Home hopes thin on ground in New York
Despite dominating recent tennis history, American title hopes look decidedly thin on the ground on the eve of the 2003 US Open.
Aided largely by the phenomenal Pete Sampras on the men's side and a host of Americans on the women's tour, the players from Stateside have sucked up 34 grand slam singles titles in the last decade alone -- 11 at Flushing Meadows.
But with reigning men's champion Sampras officially retiring on Monday and women's champion Serena Williams along with her elder sister and twice champion Venus sidelined by injury, home hopes rest on relatively few shoulders this time round.
Fortunately for the US, one set of those shoulders belongs to the evergreen Andre Agassi, at 33 stronger than ever and seeded one at the tournament he has won twice before.
Last year, it took an inspired Sampras to beat him in the title match and this year Agassi is back and gunning for a ninth grand slam.
Having triumphed in Australia for a fourth time earlier this season -- a record for a man born outside Australia -- Agassi proved he still has what it takes on the biggest stages in the sport.
He should face little trouble as he opens his campaign next week against new father Alex Corretja in the first round.
Spaniard Corretja has been ranked as high as number two in the world but he has looked as though his mind is on other things since the birth of his first child, a daughter, in June.
Lurking at the bottom of the draw is the main European threat, stylish Swiss Roger Federer.
The man billed as the new Pete Sampras will still be flushed by his success at Wimbledon last month -- his first grand slam crown -- and eager to back it up in the United States.
Certainly he oozes ability and could well emerge champion at the end of the fortnight.
Federer also faces a claycourter, Argentine Jose Acasuso, in what should also be a relatively straightforward opening against a baseliner.
America's other great hope, fourth seed Andy Roddick, faces an unenviable task, however.
Despite winning back-to-back Masters crowns entering the Open, he will not relish his first-round clash against Britain's Tim Henman -- a player most seeds had been hoping to avoid.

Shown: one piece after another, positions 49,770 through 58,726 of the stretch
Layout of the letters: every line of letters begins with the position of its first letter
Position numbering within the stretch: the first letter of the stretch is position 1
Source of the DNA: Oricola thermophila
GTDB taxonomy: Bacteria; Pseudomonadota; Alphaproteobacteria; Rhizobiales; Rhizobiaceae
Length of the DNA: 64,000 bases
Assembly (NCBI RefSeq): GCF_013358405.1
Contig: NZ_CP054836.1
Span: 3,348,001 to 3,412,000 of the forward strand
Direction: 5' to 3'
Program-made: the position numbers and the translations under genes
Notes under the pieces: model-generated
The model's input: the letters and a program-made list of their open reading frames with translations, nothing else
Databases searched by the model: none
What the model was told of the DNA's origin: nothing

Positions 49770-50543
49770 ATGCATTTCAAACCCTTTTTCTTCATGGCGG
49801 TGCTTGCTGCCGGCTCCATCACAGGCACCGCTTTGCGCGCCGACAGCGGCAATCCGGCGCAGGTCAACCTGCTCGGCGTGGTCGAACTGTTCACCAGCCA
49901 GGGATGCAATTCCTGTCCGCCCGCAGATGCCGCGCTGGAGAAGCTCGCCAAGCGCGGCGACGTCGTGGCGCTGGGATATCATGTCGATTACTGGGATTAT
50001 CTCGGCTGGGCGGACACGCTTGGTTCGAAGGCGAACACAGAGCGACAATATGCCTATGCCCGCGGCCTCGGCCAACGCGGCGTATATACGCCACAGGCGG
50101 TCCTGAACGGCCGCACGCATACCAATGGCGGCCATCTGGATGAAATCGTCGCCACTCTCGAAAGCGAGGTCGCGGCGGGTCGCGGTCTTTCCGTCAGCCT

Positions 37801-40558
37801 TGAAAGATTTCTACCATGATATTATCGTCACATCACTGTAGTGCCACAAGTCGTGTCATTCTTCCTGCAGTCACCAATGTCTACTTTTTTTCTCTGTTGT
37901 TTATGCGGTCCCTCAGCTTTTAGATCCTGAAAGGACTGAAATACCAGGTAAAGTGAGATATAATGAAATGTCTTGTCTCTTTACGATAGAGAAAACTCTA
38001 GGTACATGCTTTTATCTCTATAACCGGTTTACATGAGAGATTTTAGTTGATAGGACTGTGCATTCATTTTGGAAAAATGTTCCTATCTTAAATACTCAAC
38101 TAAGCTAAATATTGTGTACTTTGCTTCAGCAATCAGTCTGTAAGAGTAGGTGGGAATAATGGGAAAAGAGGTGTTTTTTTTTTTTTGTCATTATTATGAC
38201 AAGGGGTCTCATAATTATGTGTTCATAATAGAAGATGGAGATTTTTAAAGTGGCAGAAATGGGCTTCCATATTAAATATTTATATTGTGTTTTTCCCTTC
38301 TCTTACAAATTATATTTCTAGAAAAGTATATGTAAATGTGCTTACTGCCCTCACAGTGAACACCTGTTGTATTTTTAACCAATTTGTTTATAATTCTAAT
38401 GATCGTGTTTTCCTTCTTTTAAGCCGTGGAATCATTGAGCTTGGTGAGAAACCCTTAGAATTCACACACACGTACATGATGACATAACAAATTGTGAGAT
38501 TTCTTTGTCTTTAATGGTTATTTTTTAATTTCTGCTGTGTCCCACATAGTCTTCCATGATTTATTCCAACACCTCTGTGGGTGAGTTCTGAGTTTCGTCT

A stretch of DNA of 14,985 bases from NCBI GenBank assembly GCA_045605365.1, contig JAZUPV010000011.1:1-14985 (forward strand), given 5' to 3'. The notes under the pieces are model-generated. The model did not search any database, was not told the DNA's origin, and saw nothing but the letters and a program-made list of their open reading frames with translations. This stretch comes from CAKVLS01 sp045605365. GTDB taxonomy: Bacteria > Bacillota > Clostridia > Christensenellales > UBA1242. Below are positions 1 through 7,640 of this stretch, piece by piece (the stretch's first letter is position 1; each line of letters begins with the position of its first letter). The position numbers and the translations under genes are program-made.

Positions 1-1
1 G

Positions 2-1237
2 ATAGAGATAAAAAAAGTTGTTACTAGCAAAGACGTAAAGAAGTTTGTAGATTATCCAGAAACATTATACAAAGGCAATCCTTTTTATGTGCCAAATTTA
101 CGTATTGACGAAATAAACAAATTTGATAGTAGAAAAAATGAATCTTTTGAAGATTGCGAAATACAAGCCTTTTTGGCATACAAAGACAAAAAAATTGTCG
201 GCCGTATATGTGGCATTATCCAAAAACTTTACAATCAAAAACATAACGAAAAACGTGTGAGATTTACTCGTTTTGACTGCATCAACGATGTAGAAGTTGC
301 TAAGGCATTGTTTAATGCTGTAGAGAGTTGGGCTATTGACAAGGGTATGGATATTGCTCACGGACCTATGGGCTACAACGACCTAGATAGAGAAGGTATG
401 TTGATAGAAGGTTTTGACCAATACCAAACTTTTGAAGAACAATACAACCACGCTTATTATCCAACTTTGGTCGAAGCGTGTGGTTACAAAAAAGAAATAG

A period of injury has seen Henman's ranking slide to the mid-30s leaving him without a seeded spot in the draw, but just last month he showed his mettle by storming to the title in Washington, defeating Roddick in the semi-finals.
European heavyweights top and tail the women's draw as the Belgians Kim Clijsters and Justine Henin-Hardenne lead the entries.
Clijsters is seeded one, but she has never won a grand slam crown. She will be hoping that, like boyfriend Lleyton Hewitt who triumphed here in 2001, she can break her duck in New York.
Henin-Hardenne became the first Belgian slam winner earlier this year in Paris when she beat Clijsters in the French Open final.
She has the perfect all-court game to succeed at Flushing Meadows.
Lindsay Davenport leads America's hopes in the women's field, but she is without a grand slam crown since January 2000 when she won in Melbourne and was forced to retire from the Pilot Pen final on Saturday with a left foot injury.
For most of this season, the former world number one has been troubled by an inflamed nerve between two toes and she now plans to undergo surgery after the US Open.
Jennifer Capriati could be a better bet for US fans, and gave herself a timely confidence-booster for Flushing Meadows by winning the Pilot Pen title on Saturday, her first success since last year's Australian Open.
"I feel confident going in there now, but it's a tough two weeks and I just have to take it match by match, not look ahead," said Capriati.